If one person is going to know that slow and steady wins the race, it’s Michael Turtle. This engaging travel writer recently won an Intrepid trip that saw him gaining an appreciation of a different travel style…
“Sailing the Greek Islands is about more than just movement. The stopping is just as important. But it took a week on a boat in the Ionian Sea with Intrepid Travel to discover this. The ways of the island hoppers were a mystery to me before I joined the trip. From all across Europe, they come – Greek flags on the boats mixing with those from Italy, Germany, England and Norway, among others. And these waters to the west of mainland Greece become their summer playground.
The days are spent travelling between ports – not because the next one is any better or even particularly different, but because the wind in your hair is activity enough in these parts. It never gets boring to hear the sound of the sails flapping in the wind and ropes juddering before they can be pulled taut and catch the wind. There’s a tease in the salt water splashing up onto the boat and onto your skin while you’re on your way to the next swimming spot.
The nights fall late in Greece in the summer but most of the boats make for a mooring by late afternoon. It means there are still a few hours of daylight to enjoy a drink and an afternoon snack and wait to watch the sun set over the waters. It also guarantees a spot for the night. Some of the smaller harbours are quite popular and can get full well before night falls. Not that it’s ever a big problem – there’s always somewhere else to stay an hour or two away.
Some of the other sailors I met were clearly in this for the long-term – or at least a longer period than me. Although their yachts move quickly though the waters, when they hit land there’s a languid rhythm to the atmosphere. Activities are slow, everything is relaxed and the ports are a refuge from stress as much as they are protection for the boats.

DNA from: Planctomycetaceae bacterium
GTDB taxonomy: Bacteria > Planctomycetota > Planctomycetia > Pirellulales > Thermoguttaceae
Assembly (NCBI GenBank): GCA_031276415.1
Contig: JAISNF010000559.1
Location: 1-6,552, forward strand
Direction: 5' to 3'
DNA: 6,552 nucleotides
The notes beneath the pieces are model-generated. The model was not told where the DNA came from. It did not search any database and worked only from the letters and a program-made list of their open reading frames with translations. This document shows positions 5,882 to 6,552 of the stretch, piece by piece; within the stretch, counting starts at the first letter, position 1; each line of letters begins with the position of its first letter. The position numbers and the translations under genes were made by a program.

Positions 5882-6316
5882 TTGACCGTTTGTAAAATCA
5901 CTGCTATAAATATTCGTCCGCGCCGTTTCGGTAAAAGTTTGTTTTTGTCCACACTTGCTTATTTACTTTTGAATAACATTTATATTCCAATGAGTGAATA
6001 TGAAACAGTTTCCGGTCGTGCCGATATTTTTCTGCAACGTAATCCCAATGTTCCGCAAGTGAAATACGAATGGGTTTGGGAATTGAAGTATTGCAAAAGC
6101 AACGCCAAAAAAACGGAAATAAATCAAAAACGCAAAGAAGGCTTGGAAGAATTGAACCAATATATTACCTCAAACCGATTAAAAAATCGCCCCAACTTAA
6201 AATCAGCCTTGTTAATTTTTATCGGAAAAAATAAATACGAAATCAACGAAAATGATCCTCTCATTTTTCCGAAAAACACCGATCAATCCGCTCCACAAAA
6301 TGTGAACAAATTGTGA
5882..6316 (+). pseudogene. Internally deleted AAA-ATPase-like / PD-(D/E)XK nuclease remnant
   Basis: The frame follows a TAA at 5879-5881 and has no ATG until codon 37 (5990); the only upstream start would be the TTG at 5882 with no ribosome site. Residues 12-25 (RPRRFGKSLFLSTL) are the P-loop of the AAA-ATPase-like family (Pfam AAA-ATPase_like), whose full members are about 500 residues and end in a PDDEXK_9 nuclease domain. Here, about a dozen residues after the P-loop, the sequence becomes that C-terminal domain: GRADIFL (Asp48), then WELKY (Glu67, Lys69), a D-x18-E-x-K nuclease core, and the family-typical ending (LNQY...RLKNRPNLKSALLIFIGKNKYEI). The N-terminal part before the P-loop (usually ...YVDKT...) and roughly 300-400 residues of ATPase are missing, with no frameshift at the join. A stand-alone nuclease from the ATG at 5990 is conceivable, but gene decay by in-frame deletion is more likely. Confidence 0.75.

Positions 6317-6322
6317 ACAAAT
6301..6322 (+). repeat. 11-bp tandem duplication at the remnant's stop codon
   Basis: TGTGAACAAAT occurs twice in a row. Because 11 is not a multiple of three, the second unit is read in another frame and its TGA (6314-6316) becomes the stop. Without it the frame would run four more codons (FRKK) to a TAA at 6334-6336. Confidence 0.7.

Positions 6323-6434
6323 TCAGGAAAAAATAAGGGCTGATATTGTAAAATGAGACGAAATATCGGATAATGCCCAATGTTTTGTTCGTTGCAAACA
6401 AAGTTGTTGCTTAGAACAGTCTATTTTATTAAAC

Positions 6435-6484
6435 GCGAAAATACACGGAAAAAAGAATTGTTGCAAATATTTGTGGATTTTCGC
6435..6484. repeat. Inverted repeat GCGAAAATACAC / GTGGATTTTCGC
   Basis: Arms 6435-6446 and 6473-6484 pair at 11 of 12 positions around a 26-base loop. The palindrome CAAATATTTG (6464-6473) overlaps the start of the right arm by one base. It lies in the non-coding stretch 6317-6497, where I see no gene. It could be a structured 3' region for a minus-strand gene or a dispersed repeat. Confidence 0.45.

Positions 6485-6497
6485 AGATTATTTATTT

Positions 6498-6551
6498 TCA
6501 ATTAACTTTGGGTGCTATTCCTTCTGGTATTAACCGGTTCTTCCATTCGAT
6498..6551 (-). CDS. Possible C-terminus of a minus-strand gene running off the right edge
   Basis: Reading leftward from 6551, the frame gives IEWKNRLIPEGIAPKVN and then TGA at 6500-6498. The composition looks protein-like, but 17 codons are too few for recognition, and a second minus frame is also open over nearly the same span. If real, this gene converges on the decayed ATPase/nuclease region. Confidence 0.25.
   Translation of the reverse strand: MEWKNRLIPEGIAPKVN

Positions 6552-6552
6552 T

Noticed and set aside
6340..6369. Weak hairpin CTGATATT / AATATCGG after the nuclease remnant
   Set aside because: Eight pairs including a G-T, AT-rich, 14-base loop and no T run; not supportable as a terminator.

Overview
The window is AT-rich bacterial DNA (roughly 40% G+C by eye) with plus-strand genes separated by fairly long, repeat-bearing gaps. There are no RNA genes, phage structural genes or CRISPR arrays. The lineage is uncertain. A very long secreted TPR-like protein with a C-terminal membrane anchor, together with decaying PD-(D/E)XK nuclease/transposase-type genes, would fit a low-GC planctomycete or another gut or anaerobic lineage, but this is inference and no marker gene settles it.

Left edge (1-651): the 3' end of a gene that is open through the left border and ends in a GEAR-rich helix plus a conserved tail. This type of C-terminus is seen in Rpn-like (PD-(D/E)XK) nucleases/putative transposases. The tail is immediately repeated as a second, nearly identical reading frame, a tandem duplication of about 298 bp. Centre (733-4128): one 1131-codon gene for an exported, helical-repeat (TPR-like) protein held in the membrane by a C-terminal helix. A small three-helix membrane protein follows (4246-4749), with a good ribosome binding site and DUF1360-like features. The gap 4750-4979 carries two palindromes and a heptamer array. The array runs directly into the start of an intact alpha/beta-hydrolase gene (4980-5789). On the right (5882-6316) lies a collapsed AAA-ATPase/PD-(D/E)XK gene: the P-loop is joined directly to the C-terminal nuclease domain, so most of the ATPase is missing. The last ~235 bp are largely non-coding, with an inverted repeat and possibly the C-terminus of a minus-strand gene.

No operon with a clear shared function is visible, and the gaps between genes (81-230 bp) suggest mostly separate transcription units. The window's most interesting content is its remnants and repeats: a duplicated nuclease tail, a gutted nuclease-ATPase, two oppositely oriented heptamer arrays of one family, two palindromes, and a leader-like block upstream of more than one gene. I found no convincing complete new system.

A father fishes with his two young daughters, using a homemade rod by the water’s edge; a family sits outside on their deck and shares food and a bottle of wine; a woman lies in the shade and reads a book through her sunglasses. In some of the ports, tourist ferries arrive and hundreds of people will wander through the town for an hour before leaving again. The club of sailors, of which I had temporary membership it seemed, don’t consider themselves tourists and tolerate the brief crowds, knowing there’ll be peace again soon enough.
In some ways, this wasn’t a typical Intrepid tour. It had the key principles of independent travel in the sense that the group on board made its own decisions about what to buy as supplies, where to eat, when to stop and even – when we were forced to deviate from the original itinerary – where to go. But the emphasis was on relaxation rather than adventure.
The boat can hold eight people and the makeup of the group is different each week. Ultimately the trip is something that’s perfect for travellers who feel like sailing around the Greek islands but don’t (or can’t) go to the effort of organising all the little details involved in renting and looking after their own boat. If you’re worried about being on a boat for a week with a bunch of strangers, it would be worth signing up with someone you knew. However, if you’re an independent traveller who still likes the company of others, there’s no option but to fit in here. You’ll be well looked-after regardless.”
To find out more about travelling with Intrepid and for your chance to WIN a trip in every edition, subscribe to Intrepid Express, our free e-newsletter. Plus you can become a fan of our Facebook page and follow us on Twitter!
* photo © Michael Turtle